We’ll start out in the wilderness of Port Credit by heading over to Forest Avenue. Of course there’s no forest there today, but there’s lots of wood – Briarwood, Elmwood, Oakwood, Rosewood and (just a bit out of rhythm with the others) Woodlawn.
The real estate ads in the Toronto dailies in 1912 claimed Port Credit as the place to be – assuring readers that it was just 26 minutes from the city centre. Getting between Port Credit and downtown Toronto in less than a half hour was an exaggeration even for 1912, but at that time commuters at least had a variety of ways to get into the big city comfortably. One could choose to hop the electric “radial” railway along Lakeshore Road, or take a conventional train on the railway line that Go Transit trains still use today. To add to the mix, in 1917 Lakeshore Road was paved between Toronto and Hamilton, putting Port Credit at the centre of Canada’s first highway.
The exaggerated ads were sponsored by International Permanent Investments. This was a consortium of developers who took a risk by buying up vacant land in Port Credit and subdividing into lots before they had buyers for those lots. To encourage buyers, the IPI team marketed their new community as Credit Grove, and gave the streets names that evoked a sense of country living. Credit Grove is still lined with trees. Some of these are over a century old, with canopies that hang over Forest Avenue and its intersecting “wood” streets like cathedral roofs.
A decade later, Port Credit found itself with yet another investment group touting our village as prime residential real estate. Wright’s Development purchased the land on the south side of Lakeshore Road East. This company subdivided the land that locals called “Cotton’s Bush” (after property owner, Robert Cotton) into the exclusive Hiawatha-on-the-Lake neighbourhood.
During my research, it didn’t take long to figure out how the streets in this community were named. Someone in this investment group (possibly Mr. Wright himself) was a fan of the poet Henry Wadsworth Longfellow. The neighbourhood’s central throughway, Hiawatha Parkway is named after the hero of Longfellow’s 1855 tale, The Song of Hiawatha. Wenonah Drive is named after Hiawatha’s mother. His girlfriend in the poem is Minnehaha but the local road, named Minnewawa, is derived from the Haudenosaunee word meaning “a pleasant sound, as of the wind in the trees”. I was informed by Eric Gibson – a former president of the Mississauga South Historical Society, who lived on Onaway Road – that his street is Longfellow’s expression for “Awaken!”. Longfellow may have derived the word from “onawaw”, the Anishinabe word for dawn, thus linking the morning with the awakening of the day. The longest street in the subdivision is the one that doesn’t fit the theme. Wanita does not appear anywhere in the Song of Hiawatha. It’s a mystery I’ve yet to solve. Maybe you can help?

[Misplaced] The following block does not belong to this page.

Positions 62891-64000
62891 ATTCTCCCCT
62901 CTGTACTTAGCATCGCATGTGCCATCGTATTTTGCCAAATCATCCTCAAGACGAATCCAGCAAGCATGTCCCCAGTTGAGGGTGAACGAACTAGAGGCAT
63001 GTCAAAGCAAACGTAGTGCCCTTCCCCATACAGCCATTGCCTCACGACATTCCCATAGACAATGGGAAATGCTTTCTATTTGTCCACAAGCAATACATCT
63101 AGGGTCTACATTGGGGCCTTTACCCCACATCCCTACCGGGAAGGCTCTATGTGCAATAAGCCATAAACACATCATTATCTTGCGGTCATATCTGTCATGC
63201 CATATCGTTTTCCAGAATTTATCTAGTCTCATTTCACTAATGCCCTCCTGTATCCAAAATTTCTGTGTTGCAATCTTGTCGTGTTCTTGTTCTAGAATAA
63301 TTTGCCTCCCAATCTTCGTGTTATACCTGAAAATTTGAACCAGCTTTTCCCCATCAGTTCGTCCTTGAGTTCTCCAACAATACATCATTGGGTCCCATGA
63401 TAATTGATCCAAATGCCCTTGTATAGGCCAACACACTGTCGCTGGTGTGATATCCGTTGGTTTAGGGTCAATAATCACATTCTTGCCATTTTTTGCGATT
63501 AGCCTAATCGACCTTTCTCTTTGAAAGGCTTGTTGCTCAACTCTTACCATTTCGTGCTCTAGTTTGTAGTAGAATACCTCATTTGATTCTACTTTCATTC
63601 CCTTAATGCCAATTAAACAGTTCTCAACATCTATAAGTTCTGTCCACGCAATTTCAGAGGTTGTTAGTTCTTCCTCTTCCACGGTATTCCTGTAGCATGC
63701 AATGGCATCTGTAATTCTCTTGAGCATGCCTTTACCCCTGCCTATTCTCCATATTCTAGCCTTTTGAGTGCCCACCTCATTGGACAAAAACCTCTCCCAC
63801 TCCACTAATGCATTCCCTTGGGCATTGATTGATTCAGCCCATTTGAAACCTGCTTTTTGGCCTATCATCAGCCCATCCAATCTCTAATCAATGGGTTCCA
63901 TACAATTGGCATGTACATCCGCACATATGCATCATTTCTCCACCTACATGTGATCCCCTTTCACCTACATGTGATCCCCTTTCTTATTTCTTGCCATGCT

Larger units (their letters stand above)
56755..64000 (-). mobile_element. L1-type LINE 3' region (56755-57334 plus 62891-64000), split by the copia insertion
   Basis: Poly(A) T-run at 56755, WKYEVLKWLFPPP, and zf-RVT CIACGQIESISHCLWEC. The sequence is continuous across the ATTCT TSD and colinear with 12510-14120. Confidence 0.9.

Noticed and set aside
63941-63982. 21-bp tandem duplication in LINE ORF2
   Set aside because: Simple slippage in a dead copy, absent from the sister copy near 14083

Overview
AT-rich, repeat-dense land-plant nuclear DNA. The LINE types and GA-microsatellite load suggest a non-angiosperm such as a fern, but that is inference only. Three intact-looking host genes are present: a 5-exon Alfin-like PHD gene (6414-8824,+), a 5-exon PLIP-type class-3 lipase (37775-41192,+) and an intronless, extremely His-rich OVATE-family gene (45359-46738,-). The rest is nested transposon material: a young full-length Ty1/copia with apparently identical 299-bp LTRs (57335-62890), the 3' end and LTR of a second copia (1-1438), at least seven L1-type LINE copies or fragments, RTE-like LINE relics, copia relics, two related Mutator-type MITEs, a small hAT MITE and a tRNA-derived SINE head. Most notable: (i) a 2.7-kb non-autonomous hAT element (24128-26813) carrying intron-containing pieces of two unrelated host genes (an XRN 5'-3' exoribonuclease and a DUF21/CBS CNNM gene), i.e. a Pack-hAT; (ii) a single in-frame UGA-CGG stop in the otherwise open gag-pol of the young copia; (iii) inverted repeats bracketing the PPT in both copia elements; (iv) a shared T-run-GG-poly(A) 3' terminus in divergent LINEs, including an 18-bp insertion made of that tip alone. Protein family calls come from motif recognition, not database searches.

Cumberland Drive was the other road in the subdivision that didn’t seem to fit, until Matthew Wilkinson – historian for Heritage Mississauga – connected the name to a different Longfellow poem about the sinking of a Union sloop called Cumberland, during the American Civil War.
The aboriginal theme continues east of Credit Grove, where five streets were laid out in 1927. Cayuga, Mohawk and Seneca avenues are named after the three Haudenosaunee nations that found refuge in Ontario after they lost their territory to the Americans. The two remaining streets were named in honour of indigenous heroes who fought alongside the British. Brant Avenue honours Joseph Brant, who allied the Haudenosaunee with King George’s armies during the American War of Independence. Tecumseth Avenue is named for the Shawnee leader who died during the War of 1812.
Next time, I’ll finish the story of Port Credit’s street names with a trip to the west end of the village, and then go on a trip through time to consider the street names in Port Credit’s future.
Written by Richard Collins, Historian
Images: Heritage Mississauga, PAMA,